As we start to get into the swing of school I have been thinking back to the last couple of weeks of summer which included a lot of unstructured time with my kids. Several times I found myself asking one of them (sometimes quite incredulously) what their intention was after a negative comment or action. This inspired me to explore the concept of Mindful Intention in a deeper way.
The word “Intention” is one of those buzz words that is thrown around quite often in yoga classes. As I delved deeper I became inspired to share this learning with my students last week. Intention is the seed that creates our future. When we think about this statement a bit more it starts to become clear how important our intention is. If we think of our intention as a seed– the seeds we plant contain the whole life pattern of the plant inside them, they just need favorable conditions to reach their full potential. How do we create those “favorable conditions” for that seed to grow?
As I questioned my kids about their intentions, I also began to ask myself “what is my intention” more often when faced with unfavorable circumstances. Sometimes we do that after words or actions already occur…perhaps in the form of “Why did I do that?”. It can be frustrating but there is always a lesson to be learned. As I continue to practice questioning myself in my intention I have been noticing a trend. I find myself more able to ask that critical question BEFORE I respond. This moment of mindful intention has a very special name. It is called the Sacred Pause and as I have begun to experience it more, I realize just how sacred it is.
As we began class last week on our backs I started by explaining the difference between a short-term/everyday intention and our longer vision/hopes/dreams that we can call our Dedication. Our intention; the everyday thoughts, feelings and actions affect the connection we have to our deeper dedication.
As we finished warming up the spine and the core and came to Tadasana (mountain pose) at the top of mat, I asked my students to be mindful of their intention for their practice. Part of our intention should always be to honor ourselves, quiet the clutter in the mind and cultivate gratitude for what is available in the body. Beyond that, there is the opportunity to connect more intimately with a longer term dedication. As with almost anything else, the way we learn is by practice. So, I reminded my students several times as they flowed through the opening sun salutations and went deeper into the asana series to ask that question “What is my intention for this pose?” “Do I need less or something different in order to fulfil my intention of honor, space or gratitude?” Quite a few times I asked them to take the Sacred Pause, even if meant moving into childs pose (a physical pause).
Throughout the series from a physical standpoint, we set our mindful intention as a focus in strengthening our gluts and hamstrings…. not stretching them as we typically do…. in preparation for exploring donkey kicks (pictured above) later in class. We bent the standing leg knee in standing split and during all forward fold folds. As we moved to the wall to practice donkey kicking into handstand, first I asked them once again to take the Sacred Pause— use that moment to connect mindfully to their personal intention as well as our collective one and if need be put legs up the wall or explore another pose if the one I was offering did not align with their intention.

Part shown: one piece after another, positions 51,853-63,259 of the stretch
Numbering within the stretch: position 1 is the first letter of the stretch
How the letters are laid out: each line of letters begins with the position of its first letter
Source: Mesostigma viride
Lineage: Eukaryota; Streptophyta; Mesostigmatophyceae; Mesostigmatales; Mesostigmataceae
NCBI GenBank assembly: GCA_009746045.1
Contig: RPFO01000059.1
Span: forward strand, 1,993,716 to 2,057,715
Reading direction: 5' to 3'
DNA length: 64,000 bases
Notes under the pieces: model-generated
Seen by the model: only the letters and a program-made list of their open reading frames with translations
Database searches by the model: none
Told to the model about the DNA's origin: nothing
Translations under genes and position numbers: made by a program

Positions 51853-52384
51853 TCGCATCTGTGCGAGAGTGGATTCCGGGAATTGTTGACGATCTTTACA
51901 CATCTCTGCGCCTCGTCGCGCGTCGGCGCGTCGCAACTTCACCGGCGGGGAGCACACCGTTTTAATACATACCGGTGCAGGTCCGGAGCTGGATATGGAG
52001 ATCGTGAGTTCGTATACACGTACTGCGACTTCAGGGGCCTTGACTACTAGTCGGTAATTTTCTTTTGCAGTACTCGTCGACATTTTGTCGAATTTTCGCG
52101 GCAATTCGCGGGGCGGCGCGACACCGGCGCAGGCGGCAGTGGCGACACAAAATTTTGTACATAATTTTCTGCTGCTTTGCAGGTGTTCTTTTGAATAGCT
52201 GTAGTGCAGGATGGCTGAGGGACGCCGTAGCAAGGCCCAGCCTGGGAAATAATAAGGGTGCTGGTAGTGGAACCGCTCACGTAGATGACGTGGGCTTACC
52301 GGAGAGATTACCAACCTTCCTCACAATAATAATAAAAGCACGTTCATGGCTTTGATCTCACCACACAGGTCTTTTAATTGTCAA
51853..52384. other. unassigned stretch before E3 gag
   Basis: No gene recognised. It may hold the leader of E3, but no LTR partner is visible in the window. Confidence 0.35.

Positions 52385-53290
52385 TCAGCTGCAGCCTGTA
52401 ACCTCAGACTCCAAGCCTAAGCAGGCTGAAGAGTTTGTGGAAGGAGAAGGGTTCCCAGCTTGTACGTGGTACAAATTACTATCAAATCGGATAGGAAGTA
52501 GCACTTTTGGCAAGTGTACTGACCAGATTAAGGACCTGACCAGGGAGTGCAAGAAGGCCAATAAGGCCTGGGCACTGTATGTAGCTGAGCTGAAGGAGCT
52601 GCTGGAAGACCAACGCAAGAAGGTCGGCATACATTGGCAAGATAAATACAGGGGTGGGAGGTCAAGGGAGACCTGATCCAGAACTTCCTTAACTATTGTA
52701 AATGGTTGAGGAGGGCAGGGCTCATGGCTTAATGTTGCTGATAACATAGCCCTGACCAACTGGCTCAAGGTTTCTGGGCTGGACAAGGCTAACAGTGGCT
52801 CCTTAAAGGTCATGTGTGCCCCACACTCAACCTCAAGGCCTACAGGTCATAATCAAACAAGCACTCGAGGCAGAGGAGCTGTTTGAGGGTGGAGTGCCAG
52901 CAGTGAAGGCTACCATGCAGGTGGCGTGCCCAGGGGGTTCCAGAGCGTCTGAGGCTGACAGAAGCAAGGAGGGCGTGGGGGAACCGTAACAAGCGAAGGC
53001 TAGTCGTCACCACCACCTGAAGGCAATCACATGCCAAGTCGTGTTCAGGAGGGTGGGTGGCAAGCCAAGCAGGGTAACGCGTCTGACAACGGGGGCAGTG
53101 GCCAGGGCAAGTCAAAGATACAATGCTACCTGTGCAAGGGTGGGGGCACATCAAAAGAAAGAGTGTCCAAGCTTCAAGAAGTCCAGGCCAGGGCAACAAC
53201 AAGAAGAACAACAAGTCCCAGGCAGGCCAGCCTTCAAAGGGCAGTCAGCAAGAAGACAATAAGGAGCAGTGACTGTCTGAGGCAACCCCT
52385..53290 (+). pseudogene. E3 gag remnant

Off the mat the Sacred Pause can be an equally powerful tool. We have all had moments we wish we could take back or do differently…words we wish we could unsay and actions we wish we could undo. What if we had taken that moment, that Sacred Pause and asked ourselves that powerful question.. “what is my intention?”. It is very likely those moments would have turned out differently. Unfortunately we can’t change what has already happened but we have the chance to learn from what we wish we could undo. From there, hopefully we can use that learning to become more mindful of our intention and let that true intention guide our thoughts, words and actions moving forward.
Even when we are mindful, it can be frustrating and at times difficult to see the ripple effects that this everyday mindful intention can have on our larger dedication. However, even if it is hard to see it in the present; our actions today do create our destiny tomorrow. When I have doubt, I think of the quote from the sage Vashista–which truly is my everyday intention; “There is no power greater than the right action in the present moment.”
As we began to settle down on the mat and the students prepared for Savasana, I shared with them a Chinese Buddhist saying that explains the powerful shifts that can come from mindful intention . “From intention springs the deed, from the deed springs the habits. From the habits grow the character, from character develops destiny” As we sat together in final meditation, I asked my students once again to take that Sacred Pause; to feel the shift that happens when we are mindful in our intention by connecting to our honor, space and gratitude. Namaste.